Martwick versus O’Toole in a bid for senator post
by CYRYL JAKUBOWSKI
Incumbent Robert Martwick calls Daniel “Danny” O’Toole a “nice guy” and a “legitimate opponent” in his bid for the 10th Illinois Senate District seat while O’Toole sees it more as a “David vs. Goliath” race in the March 17 primary election.
“It absolutely is David vs. Goliath and sometimes David wins, or should, like in the story,” O’Toole said. “We’re doing everything that we can do (campaigning) and I’m trying to get visible and obviously I don’t have the kind of money to spend that my opponent does but we are doing some mailers and going door-to-door and trying.”
O’Toole, who is a Chicago Police Department sergeant and a U.S. Marine veteran, said that residents complain about increasing taxes and are concerned about finding ways to stop people from leaving Illinois due to its financial woes.
“I have an interesting story and I’m not your typical cop,” he said. “We have to restore legitimacy in government. Not everything is solved by raising taxes. We should try term limits if it would help bring back the legitimacy in government,” O’Toole said.
O’Toole said that term limits would allow for other people who are interested in politics to be able to get elected “so that we are not beholden to the same people all the time.” “What I intend to do as senator is to listen to what the people are saying, and whether it’s airplane noise in Schiller Park or crime in Jefferson Park, I want to go to Springfield and advocate for their concerns,” O’Toole said.
O’Toole said that he was asked by a group of people involved in local politics to run but that he is focused on running a positive campaign. He said that he has heard the rhetoric against Martwick but that he is not going to go negative in his campaign.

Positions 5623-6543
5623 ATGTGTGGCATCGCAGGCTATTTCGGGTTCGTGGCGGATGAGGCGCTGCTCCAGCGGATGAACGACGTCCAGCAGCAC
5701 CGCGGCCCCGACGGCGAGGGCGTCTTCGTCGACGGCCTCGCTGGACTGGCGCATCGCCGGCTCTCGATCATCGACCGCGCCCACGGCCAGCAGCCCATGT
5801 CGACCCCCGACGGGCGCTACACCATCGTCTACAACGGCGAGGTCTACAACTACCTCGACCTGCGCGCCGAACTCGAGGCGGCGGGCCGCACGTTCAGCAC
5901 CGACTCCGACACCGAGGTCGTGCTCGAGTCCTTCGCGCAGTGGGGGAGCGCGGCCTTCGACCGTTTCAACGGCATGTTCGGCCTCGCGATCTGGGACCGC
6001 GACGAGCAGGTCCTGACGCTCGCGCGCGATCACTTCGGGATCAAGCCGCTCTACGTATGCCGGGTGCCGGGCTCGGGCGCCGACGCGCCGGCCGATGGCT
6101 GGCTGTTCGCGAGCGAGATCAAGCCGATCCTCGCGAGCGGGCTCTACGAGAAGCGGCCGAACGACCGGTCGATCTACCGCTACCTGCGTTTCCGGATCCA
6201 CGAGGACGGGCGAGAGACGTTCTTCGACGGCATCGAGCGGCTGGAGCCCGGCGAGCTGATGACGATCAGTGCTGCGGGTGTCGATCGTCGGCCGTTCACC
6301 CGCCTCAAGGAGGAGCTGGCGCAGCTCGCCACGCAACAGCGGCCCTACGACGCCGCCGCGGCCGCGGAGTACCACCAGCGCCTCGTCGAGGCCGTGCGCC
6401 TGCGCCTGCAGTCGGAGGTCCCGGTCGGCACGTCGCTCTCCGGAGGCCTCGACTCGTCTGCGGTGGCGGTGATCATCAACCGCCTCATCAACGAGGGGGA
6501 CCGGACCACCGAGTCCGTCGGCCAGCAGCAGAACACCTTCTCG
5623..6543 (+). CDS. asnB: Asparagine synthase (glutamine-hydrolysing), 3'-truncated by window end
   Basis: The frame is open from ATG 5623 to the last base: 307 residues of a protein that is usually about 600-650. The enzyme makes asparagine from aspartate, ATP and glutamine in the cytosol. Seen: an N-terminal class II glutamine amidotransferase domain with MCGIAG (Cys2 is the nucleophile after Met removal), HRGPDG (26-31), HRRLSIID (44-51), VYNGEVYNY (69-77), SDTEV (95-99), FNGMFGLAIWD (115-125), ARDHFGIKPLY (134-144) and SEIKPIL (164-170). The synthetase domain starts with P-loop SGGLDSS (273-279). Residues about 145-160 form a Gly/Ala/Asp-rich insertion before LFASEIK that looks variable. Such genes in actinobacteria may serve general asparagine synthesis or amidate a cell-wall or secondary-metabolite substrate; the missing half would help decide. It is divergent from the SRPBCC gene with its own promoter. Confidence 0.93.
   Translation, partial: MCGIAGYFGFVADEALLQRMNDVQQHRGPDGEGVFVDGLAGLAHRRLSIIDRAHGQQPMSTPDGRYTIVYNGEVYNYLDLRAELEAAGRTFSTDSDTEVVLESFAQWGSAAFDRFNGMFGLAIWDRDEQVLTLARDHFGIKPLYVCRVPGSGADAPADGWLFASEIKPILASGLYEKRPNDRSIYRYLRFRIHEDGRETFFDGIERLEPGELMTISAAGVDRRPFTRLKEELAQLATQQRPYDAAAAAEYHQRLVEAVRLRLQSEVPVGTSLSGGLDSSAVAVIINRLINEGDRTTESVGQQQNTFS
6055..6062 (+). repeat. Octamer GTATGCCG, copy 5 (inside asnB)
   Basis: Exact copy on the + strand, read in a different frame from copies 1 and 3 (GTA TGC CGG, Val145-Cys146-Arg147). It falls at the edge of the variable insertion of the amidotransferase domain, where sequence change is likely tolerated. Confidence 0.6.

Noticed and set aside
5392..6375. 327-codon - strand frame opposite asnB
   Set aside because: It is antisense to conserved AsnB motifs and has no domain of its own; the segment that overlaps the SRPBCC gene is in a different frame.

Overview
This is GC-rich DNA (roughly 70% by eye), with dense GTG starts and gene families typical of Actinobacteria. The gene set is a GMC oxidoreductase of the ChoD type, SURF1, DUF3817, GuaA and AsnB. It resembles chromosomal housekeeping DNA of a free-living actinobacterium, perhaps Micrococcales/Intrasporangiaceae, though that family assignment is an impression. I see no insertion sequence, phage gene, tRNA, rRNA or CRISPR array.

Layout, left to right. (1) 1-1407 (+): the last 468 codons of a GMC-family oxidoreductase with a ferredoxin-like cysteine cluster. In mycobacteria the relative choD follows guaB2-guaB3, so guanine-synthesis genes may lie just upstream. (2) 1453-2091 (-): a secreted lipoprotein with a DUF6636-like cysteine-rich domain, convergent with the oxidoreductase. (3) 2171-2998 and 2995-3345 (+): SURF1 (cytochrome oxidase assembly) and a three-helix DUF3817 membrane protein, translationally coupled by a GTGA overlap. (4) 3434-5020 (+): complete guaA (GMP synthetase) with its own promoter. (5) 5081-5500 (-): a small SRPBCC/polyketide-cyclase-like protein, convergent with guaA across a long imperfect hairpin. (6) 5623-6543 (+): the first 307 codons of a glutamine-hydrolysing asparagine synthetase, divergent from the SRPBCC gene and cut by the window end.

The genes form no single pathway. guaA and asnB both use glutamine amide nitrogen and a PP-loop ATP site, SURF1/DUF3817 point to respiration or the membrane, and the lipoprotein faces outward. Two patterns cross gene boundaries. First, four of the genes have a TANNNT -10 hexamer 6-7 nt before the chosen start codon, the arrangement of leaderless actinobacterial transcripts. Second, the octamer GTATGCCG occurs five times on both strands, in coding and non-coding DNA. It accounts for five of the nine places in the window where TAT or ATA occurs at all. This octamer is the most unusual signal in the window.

“People who support me support me for me and I’m grateful for that. I never just sat back and bashed Martwick. I’m trying to run a positive campaign. If you want to vote for me, and like me, then vote for me. I have an interesting story to tell and I’m a decorated officer who was almost killed three times. I’m not doing this to smear the other opponent but I’m trying to bring legitimacy back to government,” he said.
Martwick, who was a state representative in the Illinois 19th House District for 6 1/2 years, was appointed senator after John Mulroe vacated the office to become a judge last year.
“He is a legitimate opponent. He’s on the ballot. I don’t have anything bad to say about him. He’s a nice guy. He has pulled a Republican ballot the last time around, but you know what, everyone is welcome to see the light. If he voted Republican in the past and now sees the light to vote Democrat I welcome him to the club with open arms,” Martwick said.
Martwick said that he would be spending about $320,000 and that he is doing 10 mailers, going door-to-door, running social media ads and having groups that support him to advocate on his behalf. O’Toole had about $12,450 cash on hand as of Dec. 31 and Martwick had about $569,785, according to campaign disclosures.
“I do get some voters who open the door and automatically say ‘You are Arena’s buddy! You and Arena are thick as thieves!'” in reference to his alliance with former alderman John Arena in the 45th Ward.
“And I say ‘Huh? You don’t like John Arena? What does that have to do with me?’ I try to tell them he (Arena) was the elected official and I worked with him like I do with others. I work with (alderman) Sposato too, are we thick as thieves too? I work with whoever is elected.